I’ve been asking a similar question about Sy Hersh, to people who think I’m peddling conspiracy madness when making reasonable inferences about Hersh’s lifetime dependence on senior officials in the Intelligence Community, the State Department and the military. Even if I am overstating Sy Hersh’s service to professional imperialists — I’m not, but let’s pretend — what, exactly, are people seeing in this OBL story? Why doesn’t it matter to people that Hersh’s source for 90% of his blockbuster is an anonymous senior intelligence official? Why doesn’t it matter that his story is simply an embellishment of a story a security analyst published in 2011? Why doesn’t it matter that every time he’s interviewed he does a sales pitch for imperialist meddling and extols the essential virtue of imperialist meddlers?
Rewinding a little more, what does Greenwald contract troll Mona Holland mean here, with the suggestion that Snowden’s shitty politics are irrelevant to an assessment of his whistleblowing? More specifically, why is it irrelevant that the Snowden Affair is an extended lesson in obedient disobedience, the overall worthiness of The Intelligence Community, and the private sector’s immense usefulness as a partner in fighting surveillance? That, under its influence, what passes for a Left is morphing into a neoliberal campaign for transparency and internet privacy that readily makes common cause with defense contractors, oligarchs, Apple and fascists? Does it mean the differences between Snowden and, say, Philip Agee — who wedded his disclosures to a withering critique of capitalism that called for its dismantling — are insignificant? If so, why? I honestly can’t imagine.
Unless, of course, our differences aren’t tactical, after all. They’re political. Hence, Holland finds Snowden’s politics irrelevant because she agrees with them. Perhaps when Holland’s colleague Greenwald says shit like this —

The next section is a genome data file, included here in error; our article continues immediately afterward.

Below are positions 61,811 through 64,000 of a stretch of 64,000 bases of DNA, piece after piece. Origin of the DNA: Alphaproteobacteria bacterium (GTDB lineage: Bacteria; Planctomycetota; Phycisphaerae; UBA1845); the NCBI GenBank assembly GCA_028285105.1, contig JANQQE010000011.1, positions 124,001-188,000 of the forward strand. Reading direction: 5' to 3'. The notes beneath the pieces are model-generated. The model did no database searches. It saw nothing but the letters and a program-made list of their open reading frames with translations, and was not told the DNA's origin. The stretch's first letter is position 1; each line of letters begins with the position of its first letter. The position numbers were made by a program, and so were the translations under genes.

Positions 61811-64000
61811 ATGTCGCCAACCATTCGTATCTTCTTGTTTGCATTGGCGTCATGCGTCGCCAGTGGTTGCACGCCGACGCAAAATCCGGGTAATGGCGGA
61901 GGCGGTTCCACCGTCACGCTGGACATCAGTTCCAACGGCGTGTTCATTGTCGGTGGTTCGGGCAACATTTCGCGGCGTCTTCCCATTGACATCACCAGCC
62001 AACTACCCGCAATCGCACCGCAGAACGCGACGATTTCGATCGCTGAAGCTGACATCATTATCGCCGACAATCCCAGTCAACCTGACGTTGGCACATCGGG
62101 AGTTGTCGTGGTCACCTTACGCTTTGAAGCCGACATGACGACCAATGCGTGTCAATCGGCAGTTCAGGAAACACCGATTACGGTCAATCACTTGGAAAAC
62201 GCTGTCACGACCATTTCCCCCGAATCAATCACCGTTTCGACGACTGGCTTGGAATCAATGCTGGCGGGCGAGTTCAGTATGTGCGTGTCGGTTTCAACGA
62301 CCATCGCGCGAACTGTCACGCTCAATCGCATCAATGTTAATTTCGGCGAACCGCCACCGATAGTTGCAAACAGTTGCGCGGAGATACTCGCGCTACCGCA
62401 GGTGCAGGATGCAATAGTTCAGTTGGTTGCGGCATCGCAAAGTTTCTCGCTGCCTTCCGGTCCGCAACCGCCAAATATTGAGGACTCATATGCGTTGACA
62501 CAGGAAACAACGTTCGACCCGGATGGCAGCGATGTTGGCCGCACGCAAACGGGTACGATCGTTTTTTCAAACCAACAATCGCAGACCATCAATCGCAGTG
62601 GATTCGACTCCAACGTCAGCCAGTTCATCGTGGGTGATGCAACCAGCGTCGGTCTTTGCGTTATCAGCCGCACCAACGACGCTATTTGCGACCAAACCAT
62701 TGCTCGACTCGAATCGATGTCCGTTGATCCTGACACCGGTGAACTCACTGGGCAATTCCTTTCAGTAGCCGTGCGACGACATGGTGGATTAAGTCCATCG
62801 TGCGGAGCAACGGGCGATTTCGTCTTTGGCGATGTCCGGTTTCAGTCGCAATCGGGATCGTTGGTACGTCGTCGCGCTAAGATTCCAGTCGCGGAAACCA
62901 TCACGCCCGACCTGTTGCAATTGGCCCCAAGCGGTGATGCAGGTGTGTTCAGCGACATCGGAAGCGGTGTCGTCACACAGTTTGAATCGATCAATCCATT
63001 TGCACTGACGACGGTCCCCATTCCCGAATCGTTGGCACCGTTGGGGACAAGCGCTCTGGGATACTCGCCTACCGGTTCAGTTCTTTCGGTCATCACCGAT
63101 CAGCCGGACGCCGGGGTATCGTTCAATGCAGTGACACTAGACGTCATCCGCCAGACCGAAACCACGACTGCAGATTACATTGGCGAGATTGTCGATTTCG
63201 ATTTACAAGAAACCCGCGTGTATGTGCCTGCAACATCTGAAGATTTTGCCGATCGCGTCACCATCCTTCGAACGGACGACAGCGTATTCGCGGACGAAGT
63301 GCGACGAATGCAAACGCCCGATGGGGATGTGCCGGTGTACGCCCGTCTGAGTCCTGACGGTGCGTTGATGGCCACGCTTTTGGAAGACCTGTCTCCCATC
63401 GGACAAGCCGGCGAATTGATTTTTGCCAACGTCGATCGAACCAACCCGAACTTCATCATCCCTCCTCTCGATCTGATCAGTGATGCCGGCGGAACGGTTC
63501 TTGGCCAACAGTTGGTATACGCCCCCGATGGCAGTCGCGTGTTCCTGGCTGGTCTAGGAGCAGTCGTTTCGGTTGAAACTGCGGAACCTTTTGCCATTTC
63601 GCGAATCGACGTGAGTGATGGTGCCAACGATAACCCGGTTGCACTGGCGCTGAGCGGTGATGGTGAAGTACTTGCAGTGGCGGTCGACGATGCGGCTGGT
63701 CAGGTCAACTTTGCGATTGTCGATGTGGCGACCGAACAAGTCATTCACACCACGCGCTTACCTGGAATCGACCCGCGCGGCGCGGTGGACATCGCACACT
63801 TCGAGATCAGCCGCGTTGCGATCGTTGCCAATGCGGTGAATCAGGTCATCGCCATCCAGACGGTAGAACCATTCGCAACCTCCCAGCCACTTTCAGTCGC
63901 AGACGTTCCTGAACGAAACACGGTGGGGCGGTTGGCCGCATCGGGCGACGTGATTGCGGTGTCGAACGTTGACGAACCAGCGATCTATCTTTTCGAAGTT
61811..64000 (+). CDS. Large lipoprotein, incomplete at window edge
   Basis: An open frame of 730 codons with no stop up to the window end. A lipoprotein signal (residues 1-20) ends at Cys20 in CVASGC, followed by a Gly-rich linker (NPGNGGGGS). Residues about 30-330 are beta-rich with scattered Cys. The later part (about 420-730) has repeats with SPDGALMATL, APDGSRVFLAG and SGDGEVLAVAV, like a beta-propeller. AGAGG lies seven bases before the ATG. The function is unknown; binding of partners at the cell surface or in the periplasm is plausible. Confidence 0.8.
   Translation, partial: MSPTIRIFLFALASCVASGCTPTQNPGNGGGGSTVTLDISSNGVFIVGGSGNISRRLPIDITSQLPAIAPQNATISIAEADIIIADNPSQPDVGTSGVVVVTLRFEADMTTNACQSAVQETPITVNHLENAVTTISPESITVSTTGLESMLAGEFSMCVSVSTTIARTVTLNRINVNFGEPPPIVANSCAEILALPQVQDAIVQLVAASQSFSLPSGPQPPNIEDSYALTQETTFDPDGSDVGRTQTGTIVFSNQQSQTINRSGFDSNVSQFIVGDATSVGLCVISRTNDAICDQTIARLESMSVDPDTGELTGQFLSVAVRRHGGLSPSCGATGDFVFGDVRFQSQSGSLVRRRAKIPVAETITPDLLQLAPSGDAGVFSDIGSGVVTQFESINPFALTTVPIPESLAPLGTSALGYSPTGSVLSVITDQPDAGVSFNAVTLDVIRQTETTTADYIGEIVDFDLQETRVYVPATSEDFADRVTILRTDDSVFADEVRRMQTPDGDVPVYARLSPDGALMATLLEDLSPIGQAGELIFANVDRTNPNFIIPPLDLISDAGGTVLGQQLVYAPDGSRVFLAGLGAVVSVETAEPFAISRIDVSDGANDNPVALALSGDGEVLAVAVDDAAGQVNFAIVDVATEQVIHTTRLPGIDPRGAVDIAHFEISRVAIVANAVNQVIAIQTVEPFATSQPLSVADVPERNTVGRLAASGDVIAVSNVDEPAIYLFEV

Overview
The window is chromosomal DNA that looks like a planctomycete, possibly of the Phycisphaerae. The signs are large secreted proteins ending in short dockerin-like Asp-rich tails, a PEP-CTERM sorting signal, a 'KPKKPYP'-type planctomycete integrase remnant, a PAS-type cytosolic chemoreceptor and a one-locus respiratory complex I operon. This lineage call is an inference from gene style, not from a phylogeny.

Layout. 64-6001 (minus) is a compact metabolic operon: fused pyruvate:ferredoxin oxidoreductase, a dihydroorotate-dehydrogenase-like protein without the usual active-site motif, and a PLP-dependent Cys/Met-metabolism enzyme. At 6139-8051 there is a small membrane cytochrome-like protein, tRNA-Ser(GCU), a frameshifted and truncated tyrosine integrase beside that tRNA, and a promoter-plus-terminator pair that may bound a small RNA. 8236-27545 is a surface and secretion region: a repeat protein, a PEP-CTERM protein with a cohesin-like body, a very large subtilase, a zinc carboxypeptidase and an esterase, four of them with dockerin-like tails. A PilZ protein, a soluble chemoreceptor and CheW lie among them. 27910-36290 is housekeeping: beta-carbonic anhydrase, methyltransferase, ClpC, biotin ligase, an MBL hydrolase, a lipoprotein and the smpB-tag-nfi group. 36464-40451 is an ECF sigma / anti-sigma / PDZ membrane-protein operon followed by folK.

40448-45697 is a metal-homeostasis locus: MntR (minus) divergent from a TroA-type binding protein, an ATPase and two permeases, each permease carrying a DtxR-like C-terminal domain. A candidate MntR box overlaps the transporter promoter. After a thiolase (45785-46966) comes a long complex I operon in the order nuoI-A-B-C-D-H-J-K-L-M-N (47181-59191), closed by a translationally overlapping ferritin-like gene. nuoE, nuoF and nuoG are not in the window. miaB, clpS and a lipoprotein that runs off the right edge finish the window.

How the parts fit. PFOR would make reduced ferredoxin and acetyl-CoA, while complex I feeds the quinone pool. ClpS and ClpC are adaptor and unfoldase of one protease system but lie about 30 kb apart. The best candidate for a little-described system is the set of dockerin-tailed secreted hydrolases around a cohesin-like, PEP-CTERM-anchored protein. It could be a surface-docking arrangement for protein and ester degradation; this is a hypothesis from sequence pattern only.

— it’s because he agrees with Snowden’s politics also, and is simply astroturfing against radicalism, by marginalizing it as inauthentic, and playing to a crowd that, despite some affectations, doesn’t like radicals any more than he does. He does this quite a lot, and I’ve mostly just laughed at it. But I’m going to dispute it now because words mean things, and as neoliberalism colonizes the left via astroturfing celebrities, it’s important to recall what those meanings are.
I am not a pseudo-radical. I’m a radical, which is a political orientation that has absolutely nothing to do with whether or not I’ve stolen government files or whether or not a whistleblower ever made me rich. I’m a radical because I oppose all forms of domination and exploitation, including capitalism and imperialism. I think radical change, not fetishized secrets, better cryptography or beneficent oligarchs is the answer to the world’s woes. As a radical, I critique infotainers like Oliver and Greenwald through a radical lens — which amounts to no more, really, than lifting Chomsky’s exemption from his own analysis — and conclude that they serve power. If you think that’s pseudo-radical, you’re probably a liberal.
As a friend wrote recently, “we are at a point in human civilisation where anybody trying to justify capitalism should be dismissed as a joke.” Good advice. Let’s get serious.